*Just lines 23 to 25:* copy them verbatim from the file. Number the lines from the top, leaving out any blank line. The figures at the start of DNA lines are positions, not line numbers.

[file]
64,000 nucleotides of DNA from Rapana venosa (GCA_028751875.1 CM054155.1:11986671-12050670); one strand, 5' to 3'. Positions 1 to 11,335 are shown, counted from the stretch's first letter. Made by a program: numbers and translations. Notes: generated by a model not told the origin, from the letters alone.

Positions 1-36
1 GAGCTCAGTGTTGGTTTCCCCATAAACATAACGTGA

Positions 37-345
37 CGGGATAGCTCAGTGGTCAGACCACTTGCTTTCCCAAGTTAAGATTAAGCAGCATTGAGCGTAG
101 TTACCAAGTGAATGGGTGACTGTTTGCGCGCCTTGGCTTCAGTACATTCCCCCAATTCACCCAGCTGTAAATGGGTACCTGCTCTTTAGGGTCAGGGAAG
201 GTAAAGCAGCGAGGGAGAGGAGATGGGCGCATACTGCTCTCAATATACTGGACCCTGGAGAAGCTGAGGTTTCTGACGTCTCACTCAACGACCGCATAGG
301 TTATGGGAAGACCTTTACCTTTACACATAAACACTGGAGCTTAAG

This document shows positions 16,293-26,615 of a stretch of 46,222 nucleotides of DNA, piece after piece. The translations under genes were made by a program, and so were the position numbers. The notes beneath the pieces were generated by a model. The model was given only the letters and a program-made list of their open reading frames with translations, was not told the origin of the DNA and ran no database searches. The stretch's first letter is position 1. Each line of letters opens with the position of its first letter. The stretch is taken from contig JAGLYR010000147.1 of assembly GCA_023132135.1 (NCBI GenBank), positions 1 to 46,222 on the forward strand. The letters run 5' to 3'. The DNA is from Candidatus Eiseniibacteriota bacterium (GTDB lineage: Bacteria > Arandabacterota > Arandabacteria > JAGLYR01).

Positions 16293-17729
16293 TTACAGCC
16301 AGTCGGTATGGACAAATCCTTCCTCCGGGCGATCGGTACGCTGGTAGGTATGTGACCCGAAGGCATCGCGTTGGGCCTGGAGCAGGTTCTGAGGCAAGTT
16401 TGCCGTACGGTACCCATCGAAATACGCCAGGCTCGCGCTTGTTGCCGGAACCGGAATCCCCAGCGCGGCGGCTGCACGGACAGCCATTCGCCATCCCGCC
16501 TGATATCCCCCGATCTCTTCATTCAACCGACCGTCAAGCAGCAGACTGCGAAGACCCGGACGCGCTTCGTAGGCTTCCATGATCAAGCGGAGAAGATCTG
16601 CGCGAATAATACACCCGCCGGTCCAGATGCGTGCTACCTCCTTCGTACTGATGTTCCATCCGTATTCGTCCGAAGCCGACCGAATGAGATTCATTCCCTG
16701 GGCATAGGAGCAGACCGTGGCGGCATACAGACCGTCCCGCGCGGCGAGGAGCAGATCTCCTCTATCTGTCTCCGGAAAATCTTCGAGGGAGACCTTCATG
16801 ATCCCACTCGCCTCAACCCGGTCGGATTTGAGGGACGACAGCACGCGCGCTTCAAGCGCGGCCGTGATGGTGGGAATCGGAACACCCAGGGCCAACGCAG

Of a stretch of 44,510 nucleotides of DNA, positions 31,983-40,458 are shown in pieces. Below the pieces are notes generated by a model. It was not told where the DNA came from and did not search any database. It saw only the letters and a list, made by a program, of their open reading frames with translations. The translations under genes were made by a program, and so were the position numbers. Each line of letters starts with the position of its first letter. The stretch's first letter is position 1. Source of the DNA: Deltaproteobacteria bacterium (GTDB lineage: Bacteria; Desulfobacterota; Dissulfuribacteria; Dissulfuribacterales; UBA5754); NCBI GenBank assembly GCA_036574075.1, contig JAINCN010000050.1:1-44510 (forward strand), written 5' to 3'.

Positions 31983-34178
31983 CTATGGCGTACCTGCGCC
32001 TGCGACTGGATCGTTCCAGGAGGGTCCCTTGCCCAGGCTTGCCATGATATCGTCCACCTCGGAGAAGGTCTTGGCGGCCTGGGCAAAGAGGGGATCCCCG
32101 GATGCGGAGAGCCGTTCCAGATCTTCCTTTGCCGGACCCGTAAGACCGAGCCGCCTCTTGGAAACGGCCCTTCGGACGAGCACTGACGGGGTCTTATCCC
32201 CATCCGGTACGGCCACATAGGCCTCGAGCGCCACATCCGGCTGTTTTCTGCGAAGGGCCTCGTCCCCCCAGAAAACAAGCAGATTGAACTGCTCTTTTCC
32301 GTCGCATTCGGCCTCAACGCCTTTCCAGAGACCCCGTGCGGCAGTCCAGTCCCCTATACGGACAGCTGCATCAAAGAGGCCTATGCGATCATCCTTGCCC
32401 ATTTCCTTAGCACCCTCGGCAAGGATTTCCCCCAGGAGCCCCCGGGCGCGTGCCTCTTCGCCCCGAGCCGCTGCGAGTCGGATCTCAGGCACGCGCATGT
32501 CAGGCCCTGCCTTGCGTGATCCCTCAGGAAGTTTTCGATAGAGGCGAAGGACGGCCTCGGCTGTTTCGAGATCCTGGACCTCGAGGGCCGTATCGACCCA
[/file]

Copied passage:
32201 CATCCGGTACGGCCACATAGGCCTCGAGCGCCACATCCGGCTGTTTTCTGCGAAGGGCCTCGTCCCCCCAGAAAACAAGCAGATTGAACTGCTCTTTTCC
32301 GTCGCATTCGGCCTCAACGCCTTTCCAGAGACCCCGTGCGGCAGTCCAGTCCCCTATACGGACAGCTGCATCAAAGAGGCCTATGCGATCATCCTTGCCC
32401 ATTTCCTTAGCACCCTCGGCAAGGATTTCCCCCAGGAGCCCCCGGGCGCGTGCCTCTTCGCCCCGAGCCGCTGCGAGTCGGATCTCAGGCACGCGCATGT